Why it matters: Tackling the stress-inducing barrage of daily notifications can be a bit tricky. However, Google has revealed an interesting experiment that's meant to gently communicate this info through subtle changes in the environment. Dubbed Little Signals, the study in interaction design makes use of six different modules that produce chimes, blow puffs of air and tap nearby objects to grab user attention. Considering its experimental nature and the fact that it's undertaken by Google, Little Signals may never be more than a passion project, but it could potentially play a part in how we interact with digital devices in a connected future.

Google says that Little Signals is a design study that explores how humans might stay up to date with digital information while maintaining 'moments of calm.' The experiment considers new ways of interacting and relating with technology by making subtle changes to the environment to deliver information, similar to how a whistle from a kettle or the moving hands of a clock keep us informed.

The idea is implemented through six different modules, each of which communicates in a distinct way. First up is Air, which can rotate and generate pulses of air to interact with items. Imagine sitting in your living room and getting notified of an email as Air gently moves the leaves of a nearby plant.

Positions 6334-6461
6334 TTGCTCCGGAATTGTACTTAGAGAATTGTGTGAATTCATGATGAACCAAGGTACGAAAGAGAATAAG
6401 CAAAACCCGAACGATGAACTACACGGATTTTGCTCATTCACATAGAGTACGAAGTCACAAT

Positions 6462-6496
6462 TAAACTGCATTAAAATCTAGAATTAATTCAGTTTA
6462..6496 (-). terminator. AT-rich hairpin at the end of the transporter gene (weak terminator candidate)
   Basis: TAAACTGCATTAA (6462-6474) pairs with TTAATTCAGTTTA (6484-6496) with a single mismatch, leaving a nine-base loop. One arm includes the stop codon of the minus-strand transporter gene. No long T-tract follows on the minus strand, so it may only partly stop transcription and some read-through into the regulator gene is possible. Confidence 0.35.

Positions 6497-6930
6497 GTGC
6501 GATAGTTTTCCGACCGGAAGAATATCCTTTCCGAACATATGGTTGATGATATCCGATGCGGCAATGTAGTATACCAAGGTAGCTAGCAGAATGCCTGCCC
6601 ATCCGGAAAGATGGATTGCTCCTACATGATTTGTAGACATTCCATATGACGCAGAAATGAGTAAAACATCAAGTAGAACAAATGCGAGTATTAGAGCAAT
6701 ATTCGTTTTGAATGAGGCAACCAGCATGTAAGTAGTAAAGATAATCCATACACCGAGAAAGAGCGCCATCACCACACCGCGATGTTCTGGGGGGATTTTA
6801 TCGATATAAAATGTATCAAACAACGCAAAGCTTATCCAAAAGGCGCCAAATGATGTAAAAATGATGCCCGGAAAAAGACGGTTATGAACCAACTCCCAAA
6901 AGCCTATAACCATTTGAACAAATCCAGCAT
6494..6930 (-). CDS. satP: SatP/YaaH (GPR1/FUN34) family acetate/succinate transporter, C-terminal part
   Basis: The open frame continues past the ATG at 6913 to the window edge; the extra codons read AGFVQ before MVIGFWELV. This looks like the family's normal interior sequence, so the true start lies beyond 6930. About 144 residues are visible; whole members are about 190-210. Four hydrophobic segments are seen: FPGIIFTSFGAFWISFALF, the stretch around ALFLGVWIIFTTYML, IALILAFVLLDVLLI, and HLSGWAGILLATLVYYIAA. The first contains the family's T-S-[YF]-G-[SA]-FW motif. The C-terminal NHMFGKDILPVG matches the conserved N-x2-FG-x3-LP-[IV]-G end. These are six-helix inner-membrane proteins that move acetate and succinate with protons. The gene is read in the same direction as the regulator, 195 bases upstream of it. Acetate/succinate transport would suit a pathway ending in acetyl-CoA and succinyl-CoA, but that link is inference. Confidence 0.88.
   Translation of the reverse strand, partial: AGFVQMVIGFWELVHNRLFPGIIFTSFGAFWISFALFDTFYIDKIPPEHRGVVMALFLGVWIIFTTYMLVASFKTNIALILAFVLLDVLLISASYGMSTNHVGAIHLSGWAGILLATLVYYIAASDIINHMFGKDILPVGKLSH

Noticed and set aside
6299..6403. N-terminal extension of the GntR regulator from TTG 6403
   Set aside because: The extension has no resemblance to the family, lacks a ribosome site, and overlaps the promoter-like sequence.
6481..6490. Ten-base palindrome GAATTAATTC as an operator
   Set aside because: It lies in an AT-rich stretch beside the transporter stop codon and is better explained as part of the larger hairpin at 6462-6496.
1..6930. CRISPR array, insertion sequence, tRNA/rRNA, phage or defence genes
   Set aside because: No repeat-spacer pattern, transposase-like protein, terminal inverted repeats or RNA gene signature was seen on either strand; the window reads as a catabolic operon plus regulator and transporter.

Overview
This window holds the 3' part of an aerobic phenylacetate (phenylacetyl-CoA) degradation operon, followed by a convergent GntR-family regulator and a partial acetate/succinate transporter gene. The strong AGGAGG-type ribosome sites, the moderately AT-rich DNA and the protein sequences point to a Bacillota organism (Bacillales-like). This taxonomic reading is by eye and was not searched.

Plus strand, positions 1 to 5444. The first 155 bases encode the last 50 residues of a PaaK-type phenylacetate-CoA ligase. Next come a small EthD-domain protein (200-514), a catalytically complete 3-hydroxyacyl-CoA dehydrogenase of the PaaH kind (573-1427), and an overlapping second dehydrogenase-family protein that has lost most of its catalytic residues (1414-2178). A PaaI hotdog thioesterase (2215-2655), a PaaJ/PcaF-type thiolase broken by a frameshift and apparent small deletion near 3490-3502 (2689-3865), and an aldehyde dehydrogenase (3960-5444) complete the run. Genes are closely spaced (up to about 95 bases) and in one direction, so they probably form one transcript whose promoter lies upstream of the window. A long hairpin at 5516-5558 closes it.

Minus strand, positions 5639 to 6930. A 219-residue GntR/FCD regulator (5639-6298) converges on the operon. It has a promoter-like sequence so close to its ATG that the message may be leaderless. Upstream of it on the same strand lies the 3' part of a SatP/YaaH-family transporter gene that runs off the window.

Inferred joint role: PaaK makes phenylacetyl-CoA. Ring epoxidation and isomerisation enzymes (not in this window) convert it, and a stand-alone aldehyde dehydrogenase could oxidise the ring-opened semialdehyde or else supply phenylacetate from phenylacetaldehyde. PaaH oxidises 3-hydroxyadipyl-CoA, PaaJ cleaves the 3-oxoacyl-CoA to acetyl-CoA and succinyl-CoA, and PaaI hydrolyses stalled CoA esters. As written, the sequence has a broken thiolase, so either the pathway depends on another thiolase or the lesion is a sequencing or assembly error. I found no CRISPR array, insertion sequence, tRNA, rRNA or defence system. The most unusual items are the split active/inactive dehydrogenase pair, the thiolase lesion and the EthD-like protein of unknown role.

Next up is Button, a module that grows in height as it receives more information and produces a chime when full. Its top can be twisted to the right to reveal more details about an event or twisted left for less info. The third module, called Movement, uses a series of pegs for graphic representation of items like a calendar or a timer. These pegs can work individually or in a group and can be tapped as if dismissing a notification.

The fourth module, Rhythm, produces ambient sounds with varying tones and melodies depending on the event's urgency. This puck-like module sits on a flat base and can be flipped or waved over to mute/dismiss an incoming notification.

The fifth module, Shadow, is perhaps the most subtle of all as it communicates via shadows by breathing or stretching its mushroom-like top. The purpose and effectiveness of this module are slightly questionable, given that it's likely to work in well-lit environments only. Nevertheless, Google says it's meant to respond to a user's presence.

The sixth, and last object, is Tap. A fairly straightforward device that creates sounds by physically tapping nearby items and surfaces. The intensity of taps corresponds to the urgency of a notification.

Google says the Little Things experiment builds on Calm Technology, which looks at evolving technological trends, including ubiquitous computing. The project is a collaboration between Google Seed Studio and Map Project Office.

For those interested in interaction design, Google has also shared code and guides for all six objects so that users can set up and interact with their own Arduino-powered devices.